Trusted information & resources for animal nutrition.

Technical Resources

Assessment of the accuracy of NIRS technology to determine the proximal composition and amino acid content of commercial soy-bean meal samples

Dardabou, L.,1, G. Mateos, L. Aguirre and M. Ibañez

In total, 30 commercial samples of soybean meal (SBM) from USA (n = 11), Brazil (n = 10), and Argentina (n = 9) were collected randomly from European feed compound plants by trained personnel. The DM, CP, amino acids, ether extract after HCl hydrolysis (EEh), and CF were analyzed by wet chemistry (WCh) and NIRS. All wet analyses were performed in the same laboratory using official methods. NIRS values were determined by 4 specialized European laboratories (A, B, C, and D) using their own calibration models. Independently of the SBM origin, the average and range of WCh values (as fed bases) were 88.7 and 85.6 to 91.1% for DM, 46.2 and 44.2 to 49.8% for CP, 2.41 and 1.40 to 3.30% for EEh, 4.66 and 4.10 to 5.20% for CF, 2.91 and 2.75 to 3.06% for Lys, 0.63 and 0.53 to 0.68% for Met, and 0.67 and 0.59 to 0.75% for Cys. Bias, slope, and unexplained error were the statistics used to investigate the accuracy of WCh vs. NIRS technology, including comparisons among the 4 laboratories. The analysis was supported by a scatter plot of the ratio of NIRS to WCh (di) vs. NIRS values (ni) on a logarithmic scale, including bias confidence limits (BCL), limits of agreement, and any other trend that could be detected in the scatter plot. DM content was properly determined by the 4 laboratories, with 95% of the ratios within the 0.981 to 1.031. CP values were close to reference values, with a mean ratio between 0.992 and 1.048. The BCL variation among labs implied that the underestimation and the overestimation for the CP varied between 2% and 5%, respectively. For EEh and CF, the variability of the ratio ranged from 0.49 to 2.37 and from 0.47 to 1.29, respectively. The scatter plot trends showed that the magnitude of the error detected depended on the variable measured. For Lys, NIRS values were similar among companies, with laboratory “C” showing the lowest rate and an underestimation of around 7%, whereas for laboratory “D” the overestimation was as high as 7%. For Met, laboratory “C” had with a slightly higher prediction error than all the others, with overestimation and underestimation being of 6% and 4%, respectively. The error for Cys varied by 4% and 9%, for underestimation and overestimation, respectively. NIRS data from laboratories “”A”” and “”D”” were similar to WCh data with a SSEP of 0.02.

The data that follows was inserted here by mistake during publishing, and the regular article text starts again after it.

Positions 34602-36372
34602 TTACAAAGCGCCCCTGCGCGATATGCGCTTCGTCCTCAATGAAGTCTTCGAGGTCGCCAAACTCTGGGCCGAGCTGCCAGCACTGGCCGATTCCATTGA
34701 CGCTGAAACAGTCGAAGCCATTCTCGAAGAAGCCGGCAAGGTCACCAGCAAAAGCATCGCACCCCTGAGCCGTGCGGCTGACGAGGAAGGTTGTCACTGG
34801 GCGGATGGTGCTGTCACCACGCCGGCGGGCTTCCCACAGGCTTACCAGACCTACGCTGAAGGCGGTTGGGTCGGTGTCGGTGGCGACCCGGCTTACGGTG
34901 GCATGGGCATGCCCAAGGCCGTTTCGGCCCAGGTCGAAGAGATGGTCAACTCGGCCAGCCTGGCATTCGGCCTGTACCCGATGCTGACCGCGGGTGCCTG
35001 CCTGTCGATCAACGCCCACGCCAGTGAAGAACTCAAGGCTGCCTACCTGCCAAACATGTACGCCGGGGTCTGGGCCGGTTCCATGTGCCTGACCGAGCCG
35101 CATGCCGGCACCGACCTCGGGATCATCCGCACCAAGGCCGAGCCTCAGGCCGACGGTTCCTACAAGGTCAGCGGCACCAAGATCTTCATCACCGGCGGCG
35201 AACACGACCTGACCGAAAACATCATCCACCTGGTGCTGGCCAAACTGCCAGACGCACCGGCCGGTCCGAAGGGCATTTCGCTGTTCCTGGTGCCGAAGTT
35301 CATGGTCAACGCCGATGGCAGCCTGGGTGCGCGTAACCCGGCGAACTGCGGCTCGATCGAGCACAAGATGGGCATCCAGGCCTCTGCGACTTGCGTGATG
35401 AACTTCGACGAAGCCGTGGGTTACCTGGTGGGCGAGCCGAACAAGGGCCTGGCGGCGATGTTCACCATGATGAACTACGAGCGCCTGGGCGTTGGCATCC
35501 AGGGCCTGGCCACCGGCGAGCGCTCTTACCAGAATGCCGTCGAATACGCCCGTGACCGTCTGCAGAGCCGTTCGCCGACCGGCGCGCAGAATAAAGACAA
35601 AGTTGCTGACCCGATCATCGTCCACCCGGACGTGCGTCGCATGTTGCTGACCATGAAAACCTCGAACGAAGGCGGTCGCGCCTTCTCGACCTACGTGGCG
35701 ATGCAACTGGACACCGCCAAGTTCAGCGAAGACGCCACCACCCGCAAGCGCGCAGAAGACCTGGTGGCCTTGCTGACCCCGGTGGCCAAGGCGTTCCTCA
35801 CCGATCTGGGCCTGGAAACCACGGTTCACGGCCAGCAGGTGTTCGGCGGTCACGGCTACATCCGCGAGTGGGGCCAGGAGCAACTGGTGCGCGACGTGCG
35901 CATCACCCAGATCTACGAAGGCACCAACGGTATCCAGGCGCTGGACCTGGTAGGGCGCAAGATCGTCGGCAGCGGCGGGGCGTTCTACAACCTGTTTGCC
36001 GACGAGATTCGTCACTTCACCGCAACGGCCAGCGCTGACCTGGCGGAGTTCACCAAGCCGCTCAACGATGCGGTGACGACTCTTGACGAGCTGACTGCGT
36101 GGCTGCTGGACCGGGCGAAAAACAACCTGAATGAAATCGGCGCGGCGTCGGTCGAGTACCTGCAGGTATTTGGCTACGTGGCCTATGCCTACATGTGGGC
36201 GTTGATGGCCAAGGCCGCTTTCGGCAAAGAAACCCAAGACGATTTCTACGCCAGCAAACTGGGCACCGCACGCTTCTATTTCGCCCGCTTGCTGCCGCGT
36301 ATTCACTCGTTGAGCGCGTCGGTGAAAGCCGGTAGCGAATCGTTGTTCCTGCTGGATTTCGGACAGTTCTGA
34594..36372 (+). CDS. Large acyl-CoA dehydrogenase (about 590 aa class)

In summary, the data showed that NIRS technology is a valid alternative to WCh to estimate the chemical constituents of commercial SBM. However, its accuracy according to the analyzed component, the company that developed the calibration data, and factors, such as the country of origin of the SBM, that affects the chemi-cal composition of the samples.